Surely this is part of the healing: being able to see what is, to grasp what has been lost, what has been injured, what has died and what remains. Because we cannot heal what has not been grieved, and we cannot grieve the loss that has not been experienced. And we can’t experience something fully until we do. That’s probably the hardest part: the unpredictability of how long it will take to grasp loss and change at all levels of our being. It doesn’t happen all at once, but in bits and pieces: I see an art exhibit or eat at a restaurant I know Jeff would have enjoyed, and I feel the impulse to turn and share it with him, (and delight in his pleasure) and then I remember that I can’t; I have a hard day and my muscles anticipate curling up to be held in familiar arms, and then realize those arms are no longer available. And slowly, as the new reality is faced and felt, what is sinks in.

I’ve always loved the quote by Suzuki Roshi: “We don’t need to learn to let go. We need to recognize what is already gone.” But it takes time to recognize what is gone, to absorb loss, to see and feel the new normal and make our internal and external adjustments. Often we have to tell the story of our loss to others in order to recognize what is gone. That’s what memorial services and funerals are often about: sharing stories of the loss we share so we can support each other in recognizing what is gone.

Healing happens if we allow it to, and it starts at least in part with our willingness to see and experience our losses. And sooner or later, if we are willing to be touched by grace and guided by the impulse for healing that is in our very DNA, we will be able to see and experience the loss, to know the wound fully. We may wake up in tears or wail at the moon, but it will be bearable. And healing will happen. And we will know again both our own wholeness and the larger Mystery in which we participate.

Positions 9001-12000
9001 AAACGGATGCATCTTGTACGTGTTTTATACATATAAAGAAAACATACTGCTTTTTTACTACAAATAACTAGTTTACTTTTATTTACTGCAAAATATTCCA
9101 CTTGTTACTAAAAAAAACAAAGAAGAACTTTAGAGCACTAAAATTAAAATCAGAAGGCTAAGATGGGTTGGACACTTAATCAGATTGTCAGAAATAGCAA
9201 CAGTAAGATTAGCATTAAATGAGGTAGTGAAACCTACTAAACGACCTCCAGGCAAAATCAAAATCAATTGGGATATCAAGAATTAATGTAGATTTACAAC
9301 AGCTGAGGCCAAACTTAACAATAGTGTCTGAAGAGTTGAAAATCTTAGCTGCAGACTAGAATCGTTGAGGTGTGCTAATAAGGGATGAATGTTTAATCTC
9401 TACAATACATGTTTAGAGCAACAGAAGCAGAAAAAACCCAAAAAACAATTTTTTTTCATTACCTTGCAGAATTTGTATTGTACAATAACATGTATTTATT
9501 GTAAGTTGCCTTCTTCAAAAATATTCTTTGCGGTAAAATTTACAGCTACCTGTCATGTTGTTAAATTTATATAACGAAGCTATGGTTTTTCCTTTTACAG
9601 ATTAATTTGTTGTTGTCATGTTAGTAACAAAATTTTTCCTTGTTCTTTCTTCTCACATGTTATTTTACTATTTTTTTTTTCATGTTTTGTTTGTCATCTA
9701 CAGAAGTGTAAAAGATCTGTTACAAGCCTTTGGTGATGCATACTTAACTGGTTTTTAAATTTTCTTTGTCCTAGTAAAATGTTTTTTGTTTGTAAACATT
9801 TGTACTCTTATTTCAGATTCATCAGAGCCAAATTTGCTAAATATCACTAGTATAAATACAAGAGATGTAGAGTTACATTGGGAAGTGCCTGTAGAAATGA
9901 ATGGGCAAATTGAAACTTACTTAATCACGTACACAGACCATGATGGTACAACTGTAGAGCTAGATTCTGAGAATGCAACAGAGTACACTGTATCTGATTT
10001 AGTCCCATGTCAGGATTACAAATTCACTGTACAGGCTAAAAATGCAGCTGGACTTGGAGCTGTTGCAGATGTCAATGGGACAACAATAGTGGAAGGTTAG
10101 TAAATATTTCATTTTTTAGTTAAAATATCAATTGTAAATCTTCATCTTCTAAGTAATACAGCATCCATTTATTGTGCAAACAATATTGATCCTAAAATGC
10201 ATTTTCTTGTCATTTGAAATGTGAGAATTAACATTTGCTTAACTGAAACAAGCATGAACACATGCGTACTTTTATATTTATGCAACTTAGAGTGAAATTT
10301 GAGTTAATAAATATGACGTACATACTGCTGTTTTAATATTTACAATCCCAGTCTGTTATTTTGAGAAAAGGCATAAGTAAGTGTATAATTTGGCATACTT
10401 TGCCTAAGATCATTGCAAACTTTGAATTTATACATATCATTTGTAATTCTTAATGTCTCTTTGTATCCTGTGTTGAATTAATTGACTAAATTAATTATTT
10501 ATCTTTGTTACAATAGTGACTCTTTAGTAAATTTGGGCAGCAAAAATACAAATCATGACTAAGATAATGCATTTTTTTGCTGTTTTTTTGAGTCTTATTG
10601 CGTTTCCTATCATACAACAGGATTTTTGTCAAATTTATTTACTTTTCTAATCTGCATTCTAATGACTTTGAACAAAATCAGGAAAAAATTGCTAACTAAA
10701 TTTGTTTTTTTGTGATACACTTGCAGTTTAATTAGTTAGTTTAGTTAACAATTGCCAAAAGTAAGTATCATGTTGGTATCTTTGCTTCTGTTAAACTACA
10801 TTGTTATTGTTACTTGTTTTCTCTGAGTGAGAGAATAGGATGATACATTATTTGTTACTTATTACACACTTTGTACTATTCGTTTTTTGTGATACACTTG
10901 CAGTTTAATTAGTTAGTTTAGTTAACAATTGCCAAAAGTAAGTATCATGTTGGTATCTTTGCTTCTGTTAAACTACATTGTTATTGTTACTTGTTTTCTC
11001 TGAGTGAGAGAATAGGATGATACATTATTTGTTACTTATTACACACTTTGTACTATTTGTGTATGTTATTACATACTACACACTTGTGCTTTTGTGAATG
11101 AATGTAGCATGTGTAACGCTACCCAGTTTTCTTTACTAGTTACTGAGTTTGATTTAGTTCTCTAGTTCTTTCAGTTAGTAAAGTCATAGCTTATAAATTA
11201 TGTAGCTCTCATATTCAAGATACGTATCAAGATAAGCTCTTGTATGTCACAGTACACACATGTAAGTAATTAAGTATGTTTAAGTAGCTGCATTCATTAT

1. Asmaa said,

    I just like it :))
    not just like it … but I really feel every word and every letter and everything It summarizes the loss and healing experience … it’s something you need to read every now and then to connect with oneself .. and understands its feelings, reactions and needs…
    Thank you, I really LOVED it

  2. Rou... said,

    I couldn’t agree more ya Asmaa… I have absolutely fell in love with her words… and it’s very very true… I can relate to every word as well…

    Thank YOU for taking the time to read and comment kaman 🙂

  3. gjoez said,

    wooow! Amazing bgad!

    Bass howa feh eh, posts keteera awy 3al blogosphere,including mine, is talking abt forgiving, and forgetting and healing…
    Yemken because blogs are sanctuary?
    Wala ana elyy 3ala rasy bat7a!?LOL

  4. Rou... said,

    Didn’t notice that ya Gjoez… not until you mentioned it… 🙂

    3amatan this is a good sign of moving on… we law 3ala el bat7a, kolona haza el ragol my friend! 😉